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Do Safer at Home Orders Violate the First Amendment?

Flickr, via Creative Commons, user Alex Liivet

The city of Chattanooga reversed course last week, allowing church services to take place via radio or other remote means in place of in-person services that have been discouraged under stay-home orders. The decison came after a church sued the city, saying the original restrictions infringed on the First Amendment's guarantee of freedom to observe one's religion.

In Idaho earlier this month, anti-government activist Ammon Bundy raised related concerns about stay-home orders that ban gatherings. He claims the orders breach another First Amendment freedom: peaceable assembly.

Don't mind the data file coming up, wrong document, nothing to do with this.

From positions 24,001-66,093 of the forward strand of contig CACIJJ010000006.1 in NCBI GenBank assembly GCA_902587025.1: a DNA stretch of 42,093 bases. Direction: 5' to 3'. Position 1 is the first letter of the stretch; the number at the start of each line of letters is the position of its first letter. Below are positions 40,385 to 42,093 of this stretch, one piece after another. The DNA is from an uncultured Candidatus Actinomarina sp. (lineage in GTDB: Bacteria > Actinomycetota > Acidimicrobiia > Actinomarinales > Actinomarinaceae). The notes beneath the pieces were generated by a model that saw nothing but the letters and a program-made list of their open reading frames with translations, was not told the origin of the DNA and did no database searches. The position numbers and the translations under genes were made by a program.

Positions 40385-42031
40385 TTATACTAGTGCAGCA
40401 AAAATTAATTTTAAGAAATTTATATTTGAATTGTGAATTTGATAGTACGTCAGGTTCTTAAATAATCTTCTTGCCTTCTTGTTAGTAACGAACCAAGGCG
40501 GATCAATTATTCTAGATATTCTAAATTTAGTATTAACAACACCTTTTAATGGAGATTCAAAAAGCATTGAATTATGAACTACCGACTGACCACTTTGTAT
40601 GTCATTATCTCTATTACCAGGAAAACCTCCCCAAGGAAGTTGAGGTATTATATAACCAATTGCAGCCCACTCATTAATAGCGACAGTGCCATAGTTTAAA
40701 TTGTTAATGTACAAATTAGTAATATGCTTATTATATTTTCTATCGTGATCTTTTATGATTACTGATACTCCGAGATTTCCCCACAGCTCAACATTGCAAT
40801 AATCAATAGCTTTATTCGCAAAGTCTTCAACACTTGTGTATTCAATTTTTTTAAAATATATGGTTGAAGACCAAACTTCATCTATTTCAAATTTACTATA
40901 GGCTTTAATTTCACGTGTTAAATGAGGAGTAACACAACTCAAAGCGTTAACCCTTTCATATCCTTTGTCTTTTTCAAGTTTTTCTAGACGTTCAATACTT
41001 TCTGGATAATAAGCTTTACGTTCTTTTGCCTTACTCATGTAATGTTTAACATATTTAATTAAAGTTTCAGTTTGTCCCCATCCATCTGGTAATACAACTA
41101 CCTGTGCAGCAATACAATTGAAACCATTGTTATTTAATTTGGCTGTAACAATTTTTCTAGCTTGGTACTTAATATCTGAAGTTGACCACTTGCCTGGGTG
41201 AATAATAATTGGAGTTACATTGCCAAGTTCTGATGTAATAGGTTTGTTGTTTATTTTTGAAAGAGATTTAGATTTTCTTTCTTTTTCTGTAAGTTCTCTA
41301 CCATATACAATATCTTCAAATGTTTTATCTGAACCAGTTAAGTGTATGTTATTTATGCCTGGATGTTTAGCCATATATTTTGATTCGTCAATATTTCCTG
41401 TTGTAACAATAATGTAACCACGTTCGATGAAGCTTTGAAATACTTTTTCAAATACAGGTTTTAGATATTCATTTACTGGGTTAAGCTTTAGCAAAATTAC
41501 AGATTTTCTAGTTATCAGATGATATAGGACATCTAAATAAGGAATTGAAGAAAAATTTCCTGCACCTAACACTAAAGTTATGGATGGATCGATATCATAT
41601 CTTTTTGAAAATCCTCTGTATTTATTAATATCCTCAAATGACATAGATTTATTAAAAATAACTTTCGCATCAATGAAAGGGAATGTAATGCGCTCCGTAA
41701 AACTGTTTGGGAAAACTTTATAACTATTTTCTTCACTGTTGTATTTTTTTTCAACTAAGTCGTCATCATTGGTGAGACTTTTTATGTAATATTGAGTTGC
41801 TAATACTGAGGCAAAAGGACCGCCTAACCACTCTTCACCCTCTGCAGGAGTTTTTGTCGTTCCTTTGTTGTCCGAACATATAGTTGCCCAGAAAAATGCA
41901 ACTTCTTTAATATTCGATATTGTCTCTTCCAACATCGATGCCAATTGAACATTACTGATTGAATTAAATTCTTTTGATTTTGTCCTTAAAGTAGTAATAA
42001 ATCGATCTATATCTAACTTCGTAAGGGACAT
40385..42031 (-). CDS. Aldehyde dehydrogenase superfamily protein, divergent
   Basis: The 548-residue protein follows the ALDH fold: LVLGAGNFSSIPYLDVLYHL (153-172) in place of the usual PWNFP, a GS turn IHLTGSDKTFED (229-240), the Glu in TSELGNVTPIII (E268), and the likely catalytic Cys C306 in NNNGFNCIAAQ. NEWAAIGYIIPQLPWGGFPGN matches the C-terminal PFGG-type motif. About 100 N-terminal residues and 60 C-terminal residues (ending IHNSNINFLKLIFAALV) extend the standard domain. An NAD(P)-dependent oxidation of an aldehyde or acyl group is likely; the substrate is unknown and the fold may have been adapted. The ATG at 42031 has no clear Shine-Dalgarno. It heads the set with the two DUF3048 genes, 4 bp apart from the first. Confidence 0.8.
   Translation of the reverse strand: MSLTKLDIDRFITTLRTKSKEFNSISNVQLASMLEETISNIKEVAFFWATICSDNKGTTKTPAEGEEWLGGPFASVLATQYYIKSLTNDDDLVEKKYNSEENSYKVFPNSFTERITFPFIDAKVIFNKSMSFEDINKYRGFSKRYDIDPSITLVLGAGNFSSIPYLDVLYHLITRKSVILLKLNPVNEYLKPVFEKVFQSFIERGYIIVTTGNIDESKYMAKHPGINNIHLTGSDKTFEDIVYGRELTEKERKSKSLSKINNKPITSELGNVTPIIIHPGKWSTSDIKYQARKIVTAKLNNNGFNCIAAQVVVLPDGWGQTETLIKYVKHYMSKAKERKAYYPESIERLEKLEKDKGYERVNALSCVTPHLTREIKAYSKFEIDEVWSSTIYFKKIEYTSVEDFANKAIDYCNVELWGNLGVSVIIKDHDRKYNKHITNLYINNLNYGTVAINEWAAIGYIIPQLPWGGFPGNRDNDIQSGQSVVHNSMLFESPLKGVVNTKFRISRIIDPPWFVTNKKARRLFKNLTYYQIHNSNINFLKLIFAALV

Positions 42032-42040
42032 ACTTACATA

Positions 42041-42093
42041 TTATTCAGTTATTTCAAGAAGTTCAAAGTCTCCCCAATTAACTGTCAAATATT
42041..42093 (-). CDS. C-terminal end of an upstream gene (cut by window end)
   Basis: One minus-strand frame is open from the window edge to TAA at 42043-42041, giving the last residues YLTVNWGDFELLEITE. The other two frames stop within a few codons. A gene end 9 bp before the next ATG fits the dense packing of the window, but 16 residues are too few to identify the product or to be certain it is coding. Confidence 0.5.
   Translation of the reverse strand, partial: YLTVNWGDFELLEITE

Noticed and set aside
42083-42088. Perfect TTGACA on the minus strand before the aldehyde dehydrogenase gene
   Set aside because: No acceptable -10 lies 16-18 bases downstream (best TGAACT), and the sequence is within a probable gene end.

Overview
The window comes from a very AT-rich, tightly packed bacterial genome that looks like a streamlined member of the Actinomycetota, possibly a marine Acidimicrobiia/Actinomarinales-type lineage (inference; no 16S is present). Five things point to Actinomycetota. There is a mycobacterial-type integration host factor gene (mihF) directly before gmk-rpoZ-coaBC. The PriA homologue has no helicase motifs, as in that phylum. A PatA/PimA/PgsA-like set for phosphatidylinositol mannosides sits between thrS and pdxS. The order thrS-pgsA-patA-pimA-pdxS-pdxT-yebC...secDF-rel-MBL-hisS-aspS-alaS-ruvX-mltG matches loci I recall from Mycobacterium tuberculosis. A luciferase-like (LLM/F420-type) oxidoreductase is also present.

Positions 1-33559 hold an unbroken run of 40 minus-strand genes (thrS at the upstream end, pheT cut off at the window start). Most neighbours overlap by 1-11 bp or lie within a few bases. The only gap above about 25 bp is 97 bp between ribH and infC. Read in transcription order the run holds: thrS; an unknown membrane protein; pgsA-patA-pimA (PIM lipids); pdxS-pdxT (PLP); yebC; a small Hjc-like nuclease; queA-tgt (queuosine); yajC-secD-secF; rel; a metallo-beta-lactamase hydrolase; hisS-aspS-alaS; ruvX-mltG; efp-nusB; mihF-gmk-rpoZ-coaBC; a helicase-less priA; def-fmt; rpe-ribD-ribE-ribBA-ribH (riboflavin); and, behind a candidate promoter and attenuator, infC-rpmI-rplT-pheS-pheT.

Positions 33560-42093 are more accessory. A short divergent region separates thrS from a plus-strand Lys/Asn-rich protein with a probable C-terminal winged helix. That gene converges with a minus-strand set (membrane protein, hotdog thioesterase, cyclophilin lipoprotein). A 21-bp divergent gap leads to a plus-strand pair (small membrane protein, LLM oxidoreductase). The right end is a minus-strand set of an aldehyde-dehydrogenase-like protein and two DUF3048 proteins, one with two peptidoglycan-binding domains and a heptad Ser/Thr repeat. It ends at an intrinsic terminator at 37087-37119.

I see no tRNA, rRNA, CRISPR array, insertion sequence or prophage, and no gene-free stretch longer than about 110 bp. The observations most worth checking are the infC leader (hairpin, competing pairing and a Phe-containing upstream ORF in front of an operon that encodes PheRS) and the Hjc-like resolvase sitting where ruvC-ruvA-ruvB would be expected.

Despite a recent smattering of small protests that take issue with stay-home orders on constitutional grounds, most Americans think we're pretty much where we need to be. An Associated Press/NORC Center for Public Affairs poll found 61 percent of respondents think "safer at home" orders are appropriate for the unusual circumstances of COVID-19. 26 percent thought current restrictions don't go far enough.

But what are the constitutional implications of restricting public gatherings or church services? What chances would a lawsuit have on First Amendment grounds? WUOT's Brandon Hollingsworth asked Stewart Harris, a constituonal scholar and host of Your Weekly Consitutional.

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